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# Lecture_19 - MA1100 Lecture 19 Functions/Number Theory...

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1 MA1100 Lecture 19 Functions/Number Theory Inverse functions Greatest Common Divisor Euclidean Algorithm

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MA1100 Lecture 19 2 Common divisor Recall 1 Recall 2 Let a, b be integers and d a nonzero integer. Let n be an integer and m a non-zero integer. We say m divides n and write m | n if there exists an integer q such that n = mq . We also say m is a divisor of n. We say d is a common divisor (factor) of a and b if d | a and d | b .
MA1100 Lecture 19 3 Common divisor Example Let a = 48 and b = 84. Divisors of 48: 1, 2, 3, 4, 6, 8, 12, 16, 24, 48 Divisors of 84: 1, 2, 3, 4, 6, 7, 12, 14, 21, 28, 42, 84 Common divisors of 48 and 84: 1, 2, 3, 4, 6, 12 The greatest common divisor of 48 and 84 is 12 .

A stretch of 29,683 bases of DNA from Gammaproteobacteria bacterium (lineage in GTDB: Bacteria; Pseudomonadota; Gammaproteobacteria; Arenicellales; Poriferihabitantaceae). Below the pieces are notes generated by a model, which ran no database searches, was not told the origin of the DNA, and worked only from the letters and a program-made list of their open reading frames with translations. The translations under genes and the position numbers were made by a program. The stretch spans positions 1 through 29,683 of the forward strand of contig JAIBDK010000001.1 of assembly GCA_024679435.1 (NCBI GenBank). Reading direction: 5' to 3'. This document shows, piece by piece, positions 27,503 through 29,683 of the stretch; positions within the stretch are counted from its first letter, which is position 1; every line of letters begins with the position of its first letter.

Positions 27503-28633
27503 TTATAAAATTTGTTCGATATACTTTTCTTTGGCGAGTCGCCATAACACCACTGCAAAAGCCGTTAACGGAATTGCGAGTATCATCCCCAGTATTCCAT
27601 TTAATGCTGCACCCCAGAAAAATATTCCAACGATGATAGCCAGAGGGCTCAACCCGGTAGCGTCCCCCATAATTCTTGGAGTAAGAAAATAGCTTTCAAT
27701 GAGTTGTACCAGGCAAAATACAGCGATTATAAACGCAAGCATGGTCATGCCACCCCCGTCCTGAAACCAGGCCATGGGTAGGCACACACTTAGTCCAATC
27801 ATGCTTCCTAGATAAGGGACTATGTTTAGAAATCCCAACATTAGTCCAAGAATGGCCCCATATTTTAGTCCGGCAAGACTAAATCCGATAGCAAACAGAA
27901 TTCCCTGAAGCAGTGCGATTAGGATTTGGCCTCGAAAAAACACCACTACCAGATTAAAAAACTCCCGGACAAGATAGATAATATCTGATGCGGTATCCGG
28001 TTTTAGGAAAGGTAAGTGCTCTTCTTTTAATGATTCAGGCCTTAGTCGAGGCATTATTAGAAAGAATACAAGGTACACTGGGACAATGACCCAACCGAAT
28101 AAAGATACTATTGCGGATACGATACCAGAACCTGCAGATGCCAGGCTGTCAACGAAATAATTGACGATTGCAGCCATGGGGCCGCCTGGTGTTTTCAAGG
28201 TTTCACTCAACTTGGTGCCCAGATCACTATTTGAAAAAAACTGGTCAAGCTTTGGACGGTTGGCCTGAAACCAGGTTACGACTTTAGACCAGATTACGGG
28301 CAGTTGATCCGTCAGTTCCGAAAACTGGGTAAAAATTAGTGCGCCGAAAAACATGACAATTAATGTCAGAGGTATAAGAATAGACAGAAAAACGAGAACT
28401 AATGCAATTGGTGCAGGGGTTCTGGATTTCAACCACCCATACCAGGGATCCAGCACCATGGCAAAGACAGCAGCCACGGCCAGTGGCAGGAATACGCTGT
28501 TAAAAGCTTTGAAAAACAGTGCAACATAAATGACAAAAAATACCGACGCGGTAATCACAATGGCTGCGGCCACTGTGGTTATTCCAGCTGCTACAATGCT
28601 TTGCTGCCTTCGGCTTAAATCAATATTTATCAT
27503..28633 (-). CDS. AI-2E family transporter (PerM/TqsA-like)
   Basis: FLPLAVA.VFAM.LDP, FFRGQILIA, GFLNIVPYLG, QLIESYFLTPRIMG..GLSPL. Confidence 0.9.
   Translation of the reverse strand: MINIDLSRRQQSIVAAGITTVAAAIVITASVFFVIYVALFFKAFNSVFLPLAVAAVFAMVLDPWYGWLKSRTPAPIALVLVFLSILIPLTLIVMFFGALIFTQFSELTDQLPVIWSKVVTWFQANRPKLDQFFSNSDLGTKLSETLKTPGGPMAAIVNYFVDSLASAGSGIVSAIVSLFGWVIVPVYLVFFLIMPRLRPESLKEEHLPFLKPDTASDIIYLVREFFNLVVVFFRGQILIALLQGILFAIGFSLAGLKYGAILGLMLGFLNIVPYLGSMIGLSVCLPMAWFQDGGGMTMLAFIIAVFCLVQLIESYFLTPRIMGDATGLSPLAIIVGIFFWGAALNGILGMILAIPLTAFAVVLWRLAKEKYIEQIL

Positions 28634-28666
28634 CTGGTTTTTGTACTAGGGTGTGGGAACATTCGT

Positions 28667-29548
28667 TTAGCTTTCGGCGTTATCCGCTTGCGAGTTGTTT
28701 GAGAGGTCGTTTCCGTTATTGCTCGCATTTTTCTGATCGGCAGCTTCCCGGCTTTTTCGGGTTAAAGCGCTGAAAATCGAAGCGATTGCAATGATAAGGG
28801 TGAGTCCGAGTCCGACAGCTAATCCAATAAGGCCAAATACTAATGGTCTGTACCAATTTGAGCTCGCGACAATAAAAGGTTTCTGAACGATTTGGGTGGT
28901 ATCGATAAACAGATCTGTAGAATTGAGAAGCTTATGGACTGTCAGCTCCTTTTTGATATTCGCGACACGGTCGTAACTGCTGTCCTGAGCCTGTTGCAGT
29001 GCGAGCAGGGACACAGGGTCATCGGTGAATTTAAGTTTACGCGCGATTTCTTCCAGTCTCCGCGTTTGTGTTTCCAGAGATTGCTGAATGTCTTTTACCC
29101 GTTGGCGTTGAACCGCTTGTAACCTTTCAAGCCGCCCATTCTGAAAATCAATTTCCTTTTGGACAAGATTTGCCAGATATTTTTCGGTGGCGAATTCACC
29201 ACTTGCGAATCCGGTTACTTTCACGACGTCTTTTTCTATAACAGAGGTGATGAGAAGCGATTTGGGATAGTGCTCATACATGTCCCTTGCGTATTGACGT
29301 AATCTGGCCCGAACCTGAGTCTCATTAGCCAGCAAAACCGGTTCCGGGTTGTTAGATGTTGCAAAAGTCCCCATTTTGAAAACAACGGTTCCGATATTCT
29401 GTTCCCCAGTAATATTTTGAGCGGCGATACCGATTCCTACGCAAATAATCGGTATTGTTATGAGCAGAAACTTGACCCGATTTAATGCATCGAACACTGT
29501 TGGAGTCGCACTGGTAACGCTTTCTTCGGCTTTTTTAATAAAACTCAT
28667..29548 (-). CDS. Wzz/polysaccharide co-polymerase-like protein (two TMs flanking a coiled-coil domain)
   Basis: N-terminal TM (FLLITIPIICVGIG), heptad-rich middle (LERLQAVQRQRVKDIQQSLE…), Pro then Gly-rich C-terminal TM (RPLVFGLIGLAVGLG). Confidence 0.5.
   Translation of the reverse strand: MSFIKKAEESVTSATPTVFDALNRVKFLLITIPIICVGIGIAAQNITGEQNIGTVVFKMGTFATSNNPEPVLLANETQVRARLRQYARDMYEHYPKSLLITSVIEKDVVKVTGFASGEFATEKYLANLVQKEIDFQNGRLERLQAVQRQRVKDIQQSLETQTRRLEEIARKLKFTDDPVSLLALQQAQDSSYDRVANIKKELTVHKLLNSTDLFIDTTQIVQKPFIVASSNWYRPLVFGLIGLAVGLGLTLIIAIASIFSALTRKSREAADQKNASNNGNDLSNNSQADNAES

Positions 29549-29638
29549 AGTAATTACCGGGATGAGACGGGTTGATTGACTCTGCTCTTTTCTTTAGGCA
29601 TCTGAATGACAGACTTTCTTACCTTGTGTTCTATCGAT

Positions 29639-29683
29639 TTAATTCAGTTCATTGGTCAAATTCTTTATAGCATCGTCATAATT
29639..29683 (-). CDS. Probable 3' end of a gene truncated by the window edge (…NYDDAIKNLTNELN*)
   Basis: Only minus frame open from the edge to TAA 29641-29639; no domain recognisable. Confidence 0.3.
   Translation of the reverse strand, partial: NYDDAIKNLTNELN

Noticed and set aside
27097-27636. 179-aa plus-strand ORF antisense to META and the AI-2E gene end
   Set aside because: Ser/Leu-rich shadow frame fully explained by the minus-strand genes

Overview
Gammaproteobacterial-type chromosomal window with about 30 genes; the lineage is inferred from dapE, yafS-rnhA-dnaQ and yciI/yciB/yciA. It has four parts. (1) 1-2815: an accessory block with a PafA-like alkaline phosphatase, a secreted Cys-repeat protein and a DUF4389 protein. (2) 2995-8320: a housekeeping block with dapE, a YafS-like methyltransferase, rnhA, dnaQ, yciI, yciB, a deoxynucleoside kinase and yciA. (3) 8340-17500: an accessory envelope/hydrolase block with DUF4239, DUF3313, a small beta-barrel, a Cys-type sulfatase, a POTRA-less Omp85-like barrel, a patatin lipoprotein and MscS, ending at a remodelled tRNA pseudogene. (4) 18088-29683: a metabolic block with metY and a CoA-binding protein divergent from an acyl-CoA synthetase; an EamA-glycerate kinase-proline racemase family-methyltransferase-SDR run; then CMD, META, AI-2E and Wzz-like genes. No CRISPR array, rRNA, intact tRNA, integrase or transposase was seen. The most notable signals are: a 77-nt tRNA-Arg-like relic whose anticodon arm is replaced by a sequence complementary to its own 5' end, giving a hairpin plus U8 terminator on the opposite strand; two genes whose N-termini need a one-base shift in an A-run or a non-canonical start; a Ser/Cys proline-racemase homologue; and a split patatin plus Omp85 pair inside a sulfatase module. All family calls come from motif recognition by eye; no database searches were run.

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MA1100 Lecture 19 4 Greatest common divisor Definition Notation The largest integer that divides both a and b is called the greatest common divisor of a and b. gcd(a, b) Let a, b be integers, not both 0. Example gcd(48, 84) = 12 Remark gcd(0, 0) = ?
MA1100 Lecture 19 5 Basic properties of GCD 1.gcd(a, b) > 0 2.gcd(a, a) = |a| 3.gcd(a, 0) = |a| 4.gcd(a, b) = gcd(-a, b) = gcd(a, -b) = gcd(-a, -b) gcd(48, 48) = 48 gcd(-48, -48) = 48 gcd(48, 0) = 48 gcd(-48, 0) = 48 whether a and b are positive or negative Let a and b be integers with a 0.

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